Think of this situation by visualizing the shape of a horseshoe magnet. At each end, we have polarized points of view entrenched in camps of thought which will not be moved. The vast majority of Americans understand that these extremes are unacceptable, from either side. They do not believe they have an African-born communist, Muslim president, nor do they believe redistribution of wealth to be the solution to the economic crisis. As each end of the magnet tries to pull them toward one direction, they become agitated and their anger and frustration will become intensified.
The Occupy movement brought the beginning of a reasonable dialogue about the changes the vast majority of Americans could agree with. Affordable health care and education, social justice, income equality, the belief that corporations are not people and that money is not speech, the need for living-wage jobs and the removal of big money from our political process are among the topics brought to the forefront that remain part of the conversation today.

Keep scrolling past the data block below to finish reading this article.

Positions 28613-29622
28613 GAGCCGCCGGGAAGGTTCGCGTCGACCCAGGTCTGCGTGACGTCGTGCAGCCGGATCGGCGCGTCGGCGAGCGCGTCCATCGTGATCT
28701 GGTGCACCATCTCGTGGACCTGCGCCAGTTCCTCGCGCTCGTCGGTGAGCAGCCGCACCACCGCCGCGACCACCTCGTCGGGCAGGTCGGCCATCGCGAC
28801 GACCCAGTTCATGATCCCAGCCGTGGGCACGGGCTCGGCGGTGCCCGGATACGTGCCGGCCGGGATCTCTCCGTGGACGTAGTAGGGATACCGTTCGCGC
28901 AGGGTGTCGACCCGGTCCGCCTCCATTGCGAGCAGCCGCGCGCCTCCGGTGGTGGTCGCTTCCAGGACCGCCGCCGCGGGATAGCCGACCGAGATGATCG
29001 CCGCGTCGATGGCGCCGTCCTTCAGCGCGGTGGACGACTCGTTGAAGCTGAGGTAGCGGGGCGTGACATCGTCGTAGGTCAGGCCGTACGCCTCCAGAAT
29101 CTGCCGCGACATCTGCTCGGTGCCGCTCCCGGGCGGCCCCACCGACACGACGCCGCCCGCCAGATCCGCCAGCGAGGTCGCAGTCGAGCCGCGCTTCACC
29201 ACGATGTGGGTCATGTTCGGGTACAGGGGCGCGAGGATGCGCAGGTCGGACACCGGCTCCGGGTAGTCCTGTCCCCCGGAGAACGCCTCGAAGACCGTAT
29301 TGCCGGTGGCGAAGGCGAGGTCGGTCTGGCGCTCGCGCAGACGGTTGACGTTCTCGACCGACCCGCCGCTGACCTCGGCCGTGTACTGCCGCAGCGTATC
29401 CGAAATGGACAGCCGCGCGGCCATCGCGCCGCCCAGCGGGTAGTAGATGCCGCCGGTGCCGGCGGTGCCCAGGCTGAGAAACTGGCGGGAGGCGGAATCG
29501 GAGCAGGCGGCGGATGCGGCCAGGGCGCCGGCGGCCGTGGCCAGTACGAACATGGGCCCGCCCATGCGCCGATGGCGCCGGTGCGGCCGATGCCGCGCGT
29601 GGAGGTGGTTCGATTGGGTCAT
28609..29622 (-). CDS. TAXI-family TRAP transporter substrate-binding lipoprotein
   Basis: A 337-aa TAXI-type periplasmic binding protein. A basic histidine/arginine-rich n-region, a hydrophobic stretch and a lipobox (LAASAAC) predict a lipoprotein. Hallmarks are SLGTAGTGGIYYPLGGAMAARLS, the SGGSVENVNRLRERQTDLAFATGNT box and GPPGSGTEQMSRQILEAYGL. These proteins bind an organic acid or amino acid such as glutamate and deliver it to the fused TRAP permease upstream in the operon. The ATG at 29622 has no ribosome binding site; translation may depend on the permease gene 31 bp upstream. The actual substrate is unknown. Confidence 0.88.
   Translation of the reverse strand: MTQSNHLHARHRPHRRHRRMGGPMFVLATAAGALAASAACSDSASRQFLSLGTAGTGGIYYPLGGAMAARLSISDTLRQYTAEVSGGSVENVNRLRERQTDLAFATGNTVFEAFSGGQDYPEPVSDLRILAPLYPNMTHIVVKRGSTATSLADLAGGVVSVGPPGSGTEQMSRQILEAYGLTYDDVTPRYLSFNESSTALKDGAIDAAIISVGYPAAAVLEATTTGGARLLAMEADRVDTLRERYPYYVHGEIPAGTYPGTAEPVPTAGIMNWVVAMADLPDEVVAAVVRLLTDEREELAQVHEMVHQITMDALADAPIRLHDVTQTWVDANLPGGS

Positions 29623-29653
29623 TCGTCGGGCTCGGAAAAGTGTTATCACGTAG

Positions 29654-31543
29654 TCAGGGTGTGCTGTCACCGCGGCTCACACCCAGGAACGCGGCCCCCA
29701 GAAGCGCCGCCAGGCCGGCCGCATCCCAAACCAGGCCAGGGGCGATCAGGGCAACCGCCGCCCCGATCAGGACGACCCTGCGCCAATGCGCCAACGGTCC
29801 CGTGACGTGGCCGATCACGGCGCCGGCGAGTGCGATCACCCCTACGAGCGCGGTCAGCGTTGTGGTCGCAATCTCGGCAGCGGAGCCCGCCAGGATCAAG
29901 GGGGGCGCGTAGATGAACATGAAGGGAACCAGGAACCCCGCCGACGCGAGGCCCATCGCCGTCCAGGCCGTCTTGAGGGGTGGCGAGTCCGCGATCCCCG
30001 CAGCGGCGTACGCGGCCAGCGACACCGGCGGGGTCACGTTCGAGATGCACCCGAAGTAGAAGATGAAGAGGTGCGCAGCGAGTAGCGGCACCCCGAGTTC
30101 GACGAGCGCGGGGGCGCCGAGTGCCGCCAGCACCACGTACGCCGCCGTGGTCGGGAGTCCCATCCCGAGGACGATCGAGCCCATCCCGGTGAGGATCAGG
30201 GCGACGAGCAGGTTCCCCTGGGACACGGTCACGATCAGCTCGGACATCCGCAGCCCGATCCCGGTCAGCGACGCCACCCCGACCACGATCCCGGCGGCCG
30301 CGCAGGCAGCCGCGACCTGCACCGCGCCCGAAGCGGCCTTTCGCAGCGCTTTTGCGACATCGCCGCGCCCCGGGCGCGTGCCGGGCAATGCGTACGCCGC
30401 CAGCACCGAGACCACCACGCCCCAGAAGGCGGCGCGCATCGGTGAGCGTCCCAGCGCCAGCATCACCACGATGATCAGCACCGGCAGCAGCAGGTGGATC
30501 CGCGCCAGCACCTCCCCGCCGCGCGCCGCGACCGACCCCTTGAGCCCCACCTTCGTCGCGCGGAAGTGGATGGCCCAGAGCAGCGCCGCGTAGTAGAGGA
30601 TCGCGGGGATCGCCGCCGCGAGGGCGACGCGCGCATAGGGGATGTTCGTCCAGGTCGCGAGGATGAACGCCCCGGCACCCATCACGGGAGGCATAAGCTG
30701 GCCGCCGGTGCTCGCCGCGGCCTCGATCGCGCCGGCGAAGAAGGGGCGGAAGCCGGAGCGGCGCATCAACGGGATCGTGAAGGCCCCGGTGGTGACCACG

Eventually, the magnet will burst from the pressure. A resurgence of the Occupy movement’s message will be that which will be heard as all the king’s horses and all the king’s men try to put the magnet back together again.
Horses need new shoes from time to time.